There are some pretty grim statistics about lead readiness and conversion. On average, only 25% of leads turn out to be legitimate; accordingly, 79% of marketing leads never convert to sales.
In e-commerce, this often looks like a lead putting merchandise in their cart and not completing checkout. Predictive lead scoring can look at cart abandoners and prioritize which ones to nudge toward purchase based on their predicted LTV.
Conversions don’t stop after one sale. Predictive lead scoring can identify first-time customers with high LTV potential and direct them to a communication tailored specifically to them. This could look like a personalized shipping page through a provider like Malomo that sets them up for the next step in their re-purchase journey. Or it could be a post-purchase email sequence that neatly targets their attitudes and behaviors.
If marketing teams don’t have a full, accurate picture of their most valuable customers, it’s difficult to discern the messaging that will spur conversion. With a full picture of high-LTV customers, marketing can more easily identify and test the ad and website messaging that resonates and pass higher quality leads to the sales team.
Marketers can also more thoughtfully build out a funnel. If you know that your ideal customer prefers to be contacted via SMS instead of email, you know to focus your efforts. If you know they prefer TikTok over Instagram, that can directly inform your ad strategy.
Consider how you would score customers if you knew more valuable ones trended to come from the east coast, had a specific product in their first purchase, and had certain demographic traits like married and were in their mid 30s.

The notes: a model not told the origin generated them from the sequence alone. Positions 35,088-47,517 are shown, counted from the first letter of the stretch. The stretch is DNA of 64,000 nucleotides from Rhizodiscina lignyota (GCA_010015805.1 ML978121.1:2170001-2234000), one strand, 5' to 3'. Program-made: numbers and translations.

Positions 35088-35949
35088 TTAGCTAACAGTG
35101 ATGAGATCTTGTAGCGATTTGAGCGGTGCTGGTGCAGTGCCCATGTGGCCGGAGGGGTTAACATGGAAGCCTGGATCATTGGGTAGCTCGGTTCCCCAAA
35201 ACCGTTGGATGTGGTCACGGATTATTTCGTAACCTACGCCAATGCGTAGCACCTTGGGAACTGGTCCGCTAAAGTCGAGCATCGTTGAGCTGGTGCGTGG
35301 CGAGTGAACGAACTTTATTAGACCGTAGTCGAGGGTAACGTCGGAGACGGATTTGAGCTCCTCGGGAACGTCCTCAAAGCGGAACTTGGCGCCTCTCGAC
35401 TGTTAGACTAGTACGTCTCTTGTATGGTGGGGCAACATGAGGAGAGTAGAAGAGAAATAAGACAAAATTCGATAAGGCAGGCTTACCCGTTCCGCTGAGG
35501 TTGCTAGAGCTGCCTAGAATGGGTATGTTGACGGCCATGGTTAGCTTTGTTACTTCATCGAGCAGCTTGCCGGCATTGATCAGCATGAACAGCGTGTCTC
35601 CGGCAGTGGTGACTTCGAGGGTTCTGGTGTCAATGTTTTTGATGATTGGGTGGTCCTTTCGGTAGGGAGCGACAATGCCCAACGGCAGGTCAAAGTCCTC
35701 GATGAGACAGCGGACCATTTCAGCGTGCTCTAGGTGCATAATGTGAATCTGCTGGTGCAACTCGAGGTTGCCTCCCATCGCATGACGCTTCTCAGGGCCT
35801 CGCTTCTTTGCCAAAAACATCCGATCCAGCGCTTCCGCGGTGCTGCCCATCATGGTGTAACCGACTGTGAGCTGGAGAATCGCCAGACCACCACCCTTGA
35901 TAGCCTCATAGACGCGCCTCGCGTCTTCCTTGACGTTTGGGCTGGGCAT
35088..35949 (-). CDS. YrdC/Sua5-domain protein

Now map that alongside your standard web behavior tracking. You know 80% of customers who buy visit a specific page on your site. Because you have a very enriched way to score and rank customers, they go through a journey catered specifically to them.
All this translates to lower marketing spend, lower lead generation costs, and a happier customer relationship.
The beauty of predictive lead scoring is that it also improves your marketing automation efforts. Identifying messaging, behaviors, and preferences mean your brand can create targeted campaigns that perform extremely well.
Let’s say you know that your TikTok-loving, SMS-using ideal customer likes to save money by taking advantage of an auto-replenish discount. On TikTok, they see your product. Eventually, they’re interested enough to click on one of your links, where they can sign up for automated text messages that announce new products, promotions, or suggestions. Finding value in these texts, they eventually click to your site and, seeing the auto-replenish option, make their first of many recurring purchases. Hooray! This automation built specifically for someone like them converts without manual effort.
Contrast this to an automation sequence without access to predictive lead scoring data. Your company spends a lot of money on Instagram ads that direct users to your site and try to get them to sign up with their email.
Now, the leads that you DO get don’t regularly convert to paying customers. And when they do, they often make one purchase and never return. Drats! If only you’d been able to predict what they needed to convert.